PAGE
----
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Stainless steel vs steel smokers and pits

post #1 of 4
Thread Starter 

I look at new Pits and wonder if there is any advantage of owing a Stainless pit / smoker over a plain steel unit.


The Stainless steel pits look nice, But, the price for nice is not so nice.







post #2 of 4

Stainless is all but indestructible...short of throwing some really nasty chemical cocktail at it, you really can't hurt it. Well, technically, there are bunches of differing stainless alloys, each having a specific application (or combinations) for which it is designed, but stainless won't corrode from typical use and cleaning, nor from exposure to the weather. For a cooker, I want stainless food grates, from now on...I've had chrome plated grates crap-out on me with several cookers, so far...gets old. Stainless cooker grates can be scrubbed to your heat's content, if you desire...just don't use carbon steel scrapers, brushes, or scrubbies...all tools for cleaning should be stainless as well. Stainless with Stainless, otherwise, particles of the non-stainless is left behind on the surface, basically rendering it non-stainless until removed. You can let the petina build-up on stainless grates just as you would with carbon, as well...your choice. That said, if the expense of a full stainless cooker drives you away, you may want to opt for just S/S cooking grates in a less expensive pit constructed with carbon steel and coated with high-temp enamel. But, if you let the petina build up anyway, and you'll always do this (not cleaning it up for delicate items), then there's not much point in having stainless grates.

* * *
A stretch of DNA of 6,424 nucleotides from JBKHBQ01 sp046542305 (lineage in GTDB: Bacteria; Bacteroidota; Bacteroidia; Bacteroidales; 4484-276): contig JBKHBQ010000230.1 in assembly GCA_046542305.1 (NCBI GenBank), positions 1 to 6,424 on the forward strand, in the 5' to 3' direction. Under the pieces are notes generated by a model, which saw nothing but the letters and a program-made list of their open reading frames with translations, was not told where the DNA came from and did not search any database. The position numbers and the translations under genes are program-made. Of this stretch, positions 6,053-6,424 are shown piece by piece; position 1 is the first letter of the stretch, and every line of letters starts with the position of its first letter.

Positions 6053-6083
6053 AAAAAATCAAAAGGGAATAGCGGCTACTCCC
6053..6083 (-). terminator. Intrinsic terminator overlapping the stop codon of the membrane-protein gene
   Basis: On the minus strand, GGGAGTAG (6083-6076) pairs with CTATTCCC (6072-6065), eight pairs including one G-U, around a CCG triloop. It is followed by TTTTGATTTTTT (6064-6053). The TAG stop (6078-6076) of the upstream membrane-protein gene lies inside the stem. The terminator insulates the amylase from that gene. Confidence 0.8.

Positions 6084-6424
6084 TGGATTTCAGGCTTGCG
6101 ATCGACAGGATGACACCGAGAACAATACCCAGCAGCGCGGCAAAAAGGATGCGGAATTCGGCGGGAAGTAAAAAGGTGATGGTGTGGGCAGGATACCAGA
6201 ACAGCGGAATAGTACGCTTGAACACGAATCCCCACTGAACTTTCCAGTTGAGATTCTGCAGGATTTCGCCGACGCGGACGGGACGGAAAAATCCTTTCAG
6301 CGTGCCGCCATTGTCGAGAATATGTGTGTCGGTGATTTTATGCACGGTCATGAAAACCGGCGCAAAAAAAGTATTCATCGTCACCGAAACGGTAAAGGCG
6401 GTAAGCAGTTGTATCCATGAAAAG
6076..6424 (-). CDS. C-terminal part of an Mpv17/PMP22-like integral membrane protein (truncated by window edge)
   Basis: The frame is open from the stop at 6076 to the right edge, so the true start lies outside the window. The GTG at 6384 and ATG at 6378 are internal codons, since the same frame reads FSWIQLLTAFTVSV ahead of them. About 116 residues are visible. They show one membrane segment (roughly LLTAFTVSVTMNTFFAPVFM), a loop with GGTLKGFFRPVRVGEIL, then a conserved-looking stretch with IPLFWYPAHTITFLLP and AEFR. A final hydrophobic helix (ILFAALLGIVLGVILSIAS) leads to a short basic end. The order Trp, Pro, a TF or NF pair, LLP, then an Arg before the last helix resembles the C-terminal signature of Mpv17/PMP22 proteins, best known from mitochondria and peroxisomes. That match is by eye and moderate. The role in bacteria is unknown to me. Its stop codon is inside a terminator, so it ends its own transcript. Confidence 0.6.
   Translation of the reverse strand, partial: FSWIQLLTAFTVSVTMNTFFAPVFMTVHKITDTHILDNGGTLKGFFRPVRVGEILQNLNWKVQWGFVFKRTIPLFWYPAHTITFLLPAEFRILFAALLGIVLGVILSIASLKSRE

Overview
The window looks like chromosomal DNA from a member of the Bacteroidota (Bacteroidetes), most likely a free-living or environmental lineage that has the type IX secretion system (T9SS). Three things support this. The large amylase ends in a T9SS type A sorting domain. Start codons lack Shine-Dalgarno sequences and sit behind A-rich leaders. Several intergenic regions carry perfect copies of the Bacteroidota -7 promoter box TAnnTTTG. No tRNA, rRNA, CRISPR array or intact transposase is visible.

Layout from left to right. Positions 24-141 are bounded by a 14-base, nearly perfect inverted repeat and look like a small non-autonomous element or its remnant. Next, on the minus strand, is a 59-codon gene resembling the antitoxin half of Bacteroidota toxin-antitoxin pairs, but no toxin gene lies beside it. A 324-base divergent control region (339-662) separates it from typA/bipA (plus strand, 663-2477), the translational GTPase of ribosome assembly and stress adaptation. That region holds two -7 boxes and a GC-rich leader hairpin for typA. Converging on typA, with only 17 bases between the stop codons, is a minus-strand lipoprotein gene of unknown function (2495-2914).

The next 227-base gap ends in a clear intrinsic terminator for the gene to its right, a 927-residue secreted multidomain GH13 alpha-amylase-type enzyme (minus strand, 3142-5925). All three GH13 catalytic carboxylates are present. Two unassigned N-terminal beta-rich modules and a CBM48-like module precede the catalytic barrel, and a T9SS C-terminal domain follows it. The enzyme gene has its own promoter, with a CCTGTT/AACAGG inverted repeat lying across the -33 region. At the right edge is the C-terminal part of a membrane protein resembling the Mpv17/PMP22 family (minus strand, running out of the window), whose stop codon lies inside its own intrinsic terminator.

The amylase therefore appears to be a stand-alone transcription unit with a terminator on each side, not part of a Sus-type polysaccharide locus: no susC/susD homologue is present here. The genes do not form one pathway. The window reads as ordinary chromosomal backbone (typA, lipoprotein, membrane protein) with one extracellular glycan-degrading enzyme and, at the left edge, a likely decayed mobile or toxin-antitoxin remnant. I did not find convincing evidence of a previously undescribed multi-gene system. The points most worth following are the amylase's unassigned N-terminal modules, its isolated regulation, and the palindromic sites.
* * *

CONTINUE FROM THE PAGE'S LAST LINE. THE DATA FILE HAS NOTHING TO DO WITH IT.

Now, a S/S fire-box coupled to a C/S pit...hmm...no burned-out, corroded fire-box in the future...other than the possible corrosion issues at the joint with fastening dis-similar metals (bolt together design, painted C/S may rust-through...depends), might be worth looking into, however, if all %100 stainless from the ground up, I can't see where there would be any issues at all.


I digressed...good luck and many great smokes to you!!!




post #3 of 4

Most store bought stainless smokers are a poor grade of stainless.....Just stick a magnet to it and you'll find out real quick what ya got.........



post #4 of 4
Originally Posted by boykjo View Post

Most store bought stainless smokers are a poor grade of stainless.....Just stick a magnet to it and you'll find out real quick what ya got.........




To some degree that's true (as I'll explain below), but it does depend on what you want from your stainless material, and what application it will be used for. Not all stainless steel is alike, or designed for the same anti-corrosive properties (as I'll also give an example of below).


400 series stainless are chromium steels with 10-20% chromium and low/no nickel content have a higher yield strength, and can be heat-treated/hardened to a variety of strengths, probably due to it's higher carbon/iron content. The 400 series results in lower corrosion resistance. These are also known as ferritic steels, or martensitic (martinsite), and have a noticeable attraction to magnetic fields, though not as strongly attracted as carbon steel. They are always magnetic.